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Classic Vinegrette/Vinaigrette?

I make a good vinegrette at home (see below), but I love a great vinaigrette and was wondering how other chowhounders make theirs. Also, how do you spell it? There seem to be a variety of ways!

Mine:

I usually shop some shallots and mix them with minced garlic (I use a press) in a small mason jar. I add some salt and vinegar, either red wine vinegar or a mixture of red wine and champagne. I shake it up, let it sit a bit, then add some grey poupon or stone ground mustard, lemon juice, cracked black pepper, thyme and/or rosemary and olive oil (I like 3 or 4 to one oil to vinegar). I put on the mason jar top, shake it all up and let it sit until I make the salad.

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  1. I like to make my Vinaigrette right in the wooden salad bowl.

    In 2TBS Meyer Lemon juice or Vinegar ( red wine or Balsamic), whisk in 1/2 tsp Kosher salt, 1/2-1 tsp Herbes de Provence, 1/4 tsp freshl;y ground Black pepper, 1-2 tsps Dijon mustard, 1 tsp honey or sugar.

    Whisk in 6 TBS EVOO.

    Whisk in a tsp or two of boiling water. This is a trick Iearned from a Michelin 2 macaron chef in the South of France. The boiling water emulsifies the dressing and prevents it from separating.

    You can prepare the dressing and put your greens on top ahead of time. When you are ready to serve, toss the salad.

    2 Replies
    1. re: Fleur

      Actually, Fleur, it's the Dijon mustard that acts as the emulsifier in a classic vinaigrette. Oil and water, regardless of the temperature, do not emulsify on their own.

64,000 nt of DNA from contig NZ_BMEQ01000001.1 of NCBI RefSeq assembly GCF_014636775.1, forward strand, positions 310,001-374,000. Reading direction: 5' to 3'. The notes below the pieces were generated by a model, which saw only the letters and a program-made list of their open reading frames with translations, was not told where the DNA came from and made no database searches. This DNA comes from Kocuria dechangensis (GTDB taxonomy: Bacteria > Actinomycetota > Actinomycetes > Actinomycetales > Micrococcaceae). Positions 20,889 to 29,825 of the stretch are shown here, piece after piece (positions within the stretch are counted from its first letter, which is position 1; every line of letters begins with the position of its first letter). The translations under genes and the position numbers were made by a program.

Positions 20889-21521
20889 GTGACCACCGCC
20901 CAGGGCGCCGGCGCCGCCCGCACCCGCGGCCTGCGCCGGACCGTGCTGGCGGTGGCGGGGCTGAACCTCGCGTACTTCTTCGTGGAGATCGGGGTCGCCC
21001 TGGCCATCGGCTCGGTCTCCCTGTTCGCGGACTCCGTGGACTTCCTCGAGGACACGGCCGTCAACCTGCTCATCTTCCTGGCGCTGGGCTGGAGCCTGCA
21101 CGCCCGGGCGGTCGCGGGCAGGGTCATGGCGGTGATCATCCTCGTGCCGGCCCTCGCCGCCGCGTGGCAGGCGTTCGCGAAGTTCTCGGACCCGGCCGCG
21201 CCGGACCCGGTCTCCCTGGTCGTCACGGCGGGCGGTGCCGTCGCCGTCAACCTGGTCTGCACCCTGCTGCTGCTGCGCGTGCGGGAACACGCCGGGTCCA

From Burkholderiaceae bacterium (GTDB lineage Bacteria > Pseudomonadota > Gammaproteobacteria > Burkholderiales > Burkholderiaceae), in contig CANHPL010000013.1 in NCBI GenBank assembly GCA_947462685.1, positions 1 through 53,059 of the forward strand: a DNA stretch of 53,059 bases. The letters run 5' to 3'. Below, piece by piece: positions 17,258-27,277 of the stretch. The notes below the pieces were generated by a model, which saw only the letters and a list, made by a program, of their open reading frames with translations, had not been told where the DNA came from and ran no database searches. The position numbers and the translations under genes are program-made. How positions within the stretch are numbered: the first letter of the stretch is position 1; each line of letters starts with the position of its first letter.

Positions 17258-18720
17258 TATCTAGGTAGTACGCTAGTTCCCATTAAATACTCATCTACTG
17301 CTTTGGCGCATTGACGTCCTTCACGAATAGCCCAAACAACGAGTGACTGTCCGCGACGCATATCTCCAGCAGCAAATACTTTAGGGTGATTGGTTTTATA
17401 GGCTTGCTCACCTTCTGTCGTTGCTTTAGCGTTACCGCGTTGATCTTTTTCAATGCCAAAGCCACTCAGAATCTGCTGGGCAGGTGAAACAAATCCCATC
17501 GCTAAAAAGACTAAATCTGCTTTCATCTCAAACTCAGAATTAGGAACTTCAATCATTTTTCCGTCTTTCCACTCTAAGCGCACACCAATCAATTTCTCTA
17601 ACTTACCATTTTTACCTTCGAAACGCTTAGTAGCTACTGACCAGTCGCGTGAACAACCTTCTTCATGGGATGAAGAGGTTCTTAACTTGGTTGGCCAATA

Another ingredient used for its emulsification properties is egg yolk.

      1. re: Fleur

        Delicious! We tried this tonight in a salad of spinach, walnuts, peaches, and sunflower seeds. I used half walnut oil and half olive oil. Thanks for posting your recipe.

      2. I much prefer lemon juice to vinegar, though sometimes I'll use balsamic for a change of pace. I don't have measurements...I keep adding and tasting. I'll use shallots sometimes...ALWAYS garlic. Salt, pepper. A dab of Dijon. Always extra-virgin olive oil. Sometimes I'll add herbs. I tend to like my vinaigrettes less oily than most recipes call for...I tend more toward a 2-1 ratio of oil to acid. It just depends on the day.

        Didn't know about the boiling water trick. I'll have to try that sometime. It doesn't make the dressing too warm?

        1 Reply
        1. re: wyf4lyf

          The boiling water truc really does work. I have never had a problem with warm dressing, but it has been so cold here in NY that wouldn't be a problem.

          I usually serve some kind of salad as a first course. Since I make a Vinaigrette every evening we have dinner at home, I switch around the Vinegar and Oils as well.

          I love using part Walnut Oil in the sauce and adding toasted Walnuts to the salad. Ditto for Hazelnut Oil and Hazelnuts. Both are great with a salad of Mescun, very thinly sliced raw pear, and fresh Goat Cheese. Lately, I have been using Petit Billy from GARDEN of EDEN or MURRAY'S, a beautiful soft fresh chevre from France.

        2. Oh and to answer the OP's question it's "vinaigrette." :)

          1. I think simple is best - 2 tsp white wine vinegar, 5 tsp olive oil, 1 tsp seeded mustard, salt and pepper. This makes a lovely mustardy dressing for "butch" salads with things like chicory, raddicchio etc, but also nice with most other salads. When I want something lighter, I often just squeeze some lemon juice directly over it, add olive oil, salt and pepper and mix it all up.

            1 Reply
            1. re: Theresa

              I have done that more times thaan I can count...just drizzle evoo and lemon juice over my greens, add salt and pepper and mix. Sometimes the more simple, the better.

            2. Just to toss in another variation, my diet vinaigrette is 2 T orange juice, 1 T red wine vinegar, 1/4 tsp salt, 1 1/2 T olive oil. I should try adding some mustard and some other seasonings.